-Sure I do. You can’t really believe what the papers write, can you now?

It will be interesting to see whether the precedent set in Armenia is followed during parliamentary and presidential elections still to be held this year in Georgia and Azerbaijan.

28 comments

  • Excellent article Onnik!

  • grigor sargsyan

    Onnik,

    I wounder why these guys want to deport you. Maybe Richard Giragosian for his apparent support of LTP, but why you? By the way, do you know who are behind that forum?

    Nice article! By the way, it feels like you pointed out at least one positive thing that LTP contributed to. The blogs are more active now. Unfortunately there doesn’t seem to be much more that he contributed to.

  • Grigor, probably because my blog has covered subject matter that even the alternative (independent) press didn’t unless they were funded to by international donors. Some of this work was published by Hetq Online, but a lot more went out on my blog and I had always been more active on the subject of democracy, poverty, minority rights than any other online outlet anyway. I guess this forum never forgave me for that.

    At the same time, as was the case in 2003, apart from the Photolure photo agency, I was the most active in photographing the election period to the extent that the Internet has largely been mainly full of my images. Usually that meant Ter-Petrossian so they probably figured I was a supporter rather than someone who photographed everything.

    Or it could have been something more simpler and obvious in the Armenian reality — the “if you’re not with us you’re against us” mentality. I’ve stated quite clearly that I consider neither Ter-Petrossian nor Sargsyan had enough vots to win in a first round despite what they both claim which means that I irked both sides. Nearly everyone else took sides.

    As for who runs that forum I have no idea, but I think we can assume it’s in the Diaspora and probably mainly U.S.-based. Incidentally, I’m beginning to suspect that some of the personal attacks against myself and others by the radical opposition side might have been coordinated too, but obviously can’t say for sure.

  • Azadakan

    This is a very informative and interesting article. I have forwarded and recommended it to many friends.

    What is maybe missing is an account on the language mix of the blogs on Armenia. My impression is that the blogging that “came of age” was mainly in English, and to some extent in Russian. The blogs in Armenian were and remained marginal. I also felt that there was a certain correlation between the language and political stance; pro-radical opposition blogs were mostly in English and pro-establishment blogs in Russian.
    Moreover, and strangely, the March events did not favor the emergence of blogs in French although the people, technical expertise, and potential audience exist. There was even a sharp decline – almost to the point of full silence – for almost 6 weeks following March 1 in all Internet-based political activity.

    I hope that blogs on Armenia will diversify further in the future; not only language-wise but also theme-wise. As you show in your article, it is only political blogs that have developed in the past year. I may not be sufficiently informed but I haven’t noticed much development in blogging activities focused on sports, arts, the economy, etc. The political blogs treat of course other subjects from time to time but always from a political perspective which is rather limited/narrow.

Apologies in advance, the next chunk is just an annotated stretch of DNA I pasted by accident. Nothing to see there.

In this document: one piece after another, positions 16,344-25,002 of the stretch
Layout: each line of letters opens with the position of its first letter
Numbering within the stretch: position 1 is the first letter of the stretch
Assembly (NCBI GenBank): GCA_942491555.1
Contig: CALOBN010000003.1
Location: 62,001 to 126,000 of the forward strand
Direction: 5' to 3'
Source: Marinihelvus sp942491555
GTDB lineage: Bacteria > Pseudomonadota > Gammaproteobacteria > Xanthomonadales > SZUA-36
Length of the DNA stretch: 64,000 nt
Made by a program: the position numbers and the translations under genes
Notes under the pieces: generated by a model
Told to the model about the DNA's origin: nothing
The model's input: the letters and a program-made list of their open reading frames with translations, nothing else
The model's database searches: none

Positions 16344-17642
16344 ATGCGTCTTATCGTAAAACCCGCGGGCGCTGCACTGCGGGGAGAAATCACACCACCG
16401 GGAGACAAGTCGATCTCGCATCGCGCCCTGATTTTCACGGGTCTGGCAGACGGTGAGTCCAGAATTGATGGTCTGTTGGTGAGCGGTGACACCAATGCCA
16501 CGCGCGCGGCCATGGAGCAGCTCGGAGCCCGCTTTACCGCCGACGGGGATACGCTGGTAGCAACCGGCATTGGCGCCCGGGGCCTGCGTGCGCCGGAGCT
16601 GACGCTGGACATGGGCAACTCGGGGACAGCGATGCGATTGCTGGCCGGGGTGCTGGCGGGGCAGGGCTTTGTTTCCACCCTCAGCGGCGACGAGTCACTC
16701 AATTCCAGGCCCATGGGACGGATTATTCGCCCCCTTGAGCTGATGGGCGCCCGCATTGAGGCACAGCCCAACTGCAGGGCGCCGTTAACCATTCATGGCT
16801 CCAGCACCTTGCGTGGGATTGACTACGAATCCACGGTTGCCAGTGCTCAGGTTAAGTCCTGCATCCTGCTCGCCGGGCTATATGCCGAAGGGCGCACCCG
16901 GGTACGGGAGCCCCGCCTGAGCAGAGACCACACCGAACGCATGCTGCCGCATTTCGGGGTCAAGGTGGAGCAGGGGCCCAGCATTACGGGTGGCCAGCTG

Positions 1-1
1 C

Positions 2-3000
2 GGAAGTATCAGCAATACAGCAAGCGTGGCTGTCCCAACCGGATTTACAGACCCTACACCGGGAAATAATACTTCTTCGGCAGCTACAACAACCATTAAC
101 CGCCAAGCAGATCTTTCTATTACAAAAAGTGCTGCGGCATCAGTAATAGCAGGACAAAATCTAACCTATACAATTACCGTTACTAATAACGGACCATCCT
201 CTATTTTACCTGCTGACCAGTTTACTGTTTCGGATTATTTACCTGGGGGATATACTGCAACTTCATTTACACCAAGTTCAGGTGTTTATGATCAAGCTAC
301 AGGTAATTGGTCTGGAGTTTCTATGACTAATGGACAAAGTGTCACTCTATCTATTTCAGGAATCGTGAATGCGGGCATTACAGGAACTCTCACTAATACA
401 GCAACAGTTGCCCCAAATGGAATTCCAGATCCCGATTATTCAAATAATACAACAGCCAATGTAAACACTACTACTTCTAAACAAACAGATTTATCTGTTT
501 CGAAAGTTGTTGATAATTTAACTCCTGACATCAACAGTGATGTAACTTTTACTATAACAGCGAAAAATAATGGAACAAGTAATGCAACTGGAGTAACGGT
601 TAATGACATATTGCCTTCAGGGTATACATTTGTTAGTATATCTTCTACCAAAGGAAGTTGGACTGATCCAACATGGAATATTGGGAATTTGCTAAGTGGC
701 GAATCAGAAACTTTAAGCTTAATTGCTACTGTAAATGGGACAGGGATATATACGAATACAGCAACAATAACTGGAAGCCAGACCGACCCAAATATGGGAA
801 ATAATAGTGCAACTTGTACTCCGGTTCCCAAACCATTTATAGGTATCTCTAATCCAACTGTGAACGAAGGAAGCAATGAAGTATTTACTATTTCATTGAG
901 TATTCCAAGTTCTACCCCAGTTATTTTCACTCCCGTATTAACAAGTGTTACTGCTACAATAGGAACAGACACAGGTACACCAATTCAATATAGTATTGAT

• Azadakan,

    Thanks or the comment and I agree that there was a mix language-wise. However, that was tackled in the quotes above and in particular the extreme polarization and hostility shown in posts in Armenian and Russian. In a sense, it was all a propaganda mud-fight with no rules.

    They do, however, still constitute a coming of age because as Artur, Kornelij and E-Channel explain, the number of new blogs appearing was huge. It’s also worth pointing out that the A1 Plus blog was in Armenian so I think in general, we can say the importance of blogs was there.

    Their quality and worth in terms of opinions expressed, on the other hand, is subjective. However, it did reflect the climate at the time. As for your other point about subject matter, agreed. However, bear in mind that few people in Armenia knew what a blog was until recently, but now they do.

    Therefore, I would expect others to view them as a medium for expression, but on many other issues rather than politics. On that, it could be Sirusho and Eurovision that set the precedent for that, but let’s see.

    Anyway, just to say that as blogs were the only source of information from Armenia that wasn’t censored was quite something. They appeared on the map, let’s put it like that, and functioned when the media as a whole didn’t.

    Regarding the blogosphere as a whole, I’d suggest clicking through to the E-Channel articles for more detailed information.

  • Onnik wrote: “content and relevance of blogs on Armenia was at first nothing really worth writing home about. Most posts by foreigners living in the capital almost entirely focused on how good their lives were”

    Hi Onnik, Since your post starts off with what can only be a direct reference to the blogs on my site (Cilicia.com), I would like to point out yet again that these blogs were, in fact, the equivalent of “writing home” by these foreigners (Diasporans) who were sharing their lives and experiences, thoughts joys and frustrations with Diasporans back home. They never have pretended to be anything else – and while politics politics politics may be interesting to some, to others, they may be deathly boring and the experiences of moving to Armenia are fascinating. It’s all a matter of opinion. If you consider going out to eat at places like Marco Polo and Artbridge “the good life”, then I guess it was the good life. I am not sure if living in small apartments, with issues with water flows, heating, smokers, cops, living with few exceptions without a car, etc, etc is what most in the west would consider “the good life”, or why it would be referenced in a somewhat negative light, but anyway… just wanted to clarify what the blogs were, what they weren’t and what they never intended to be.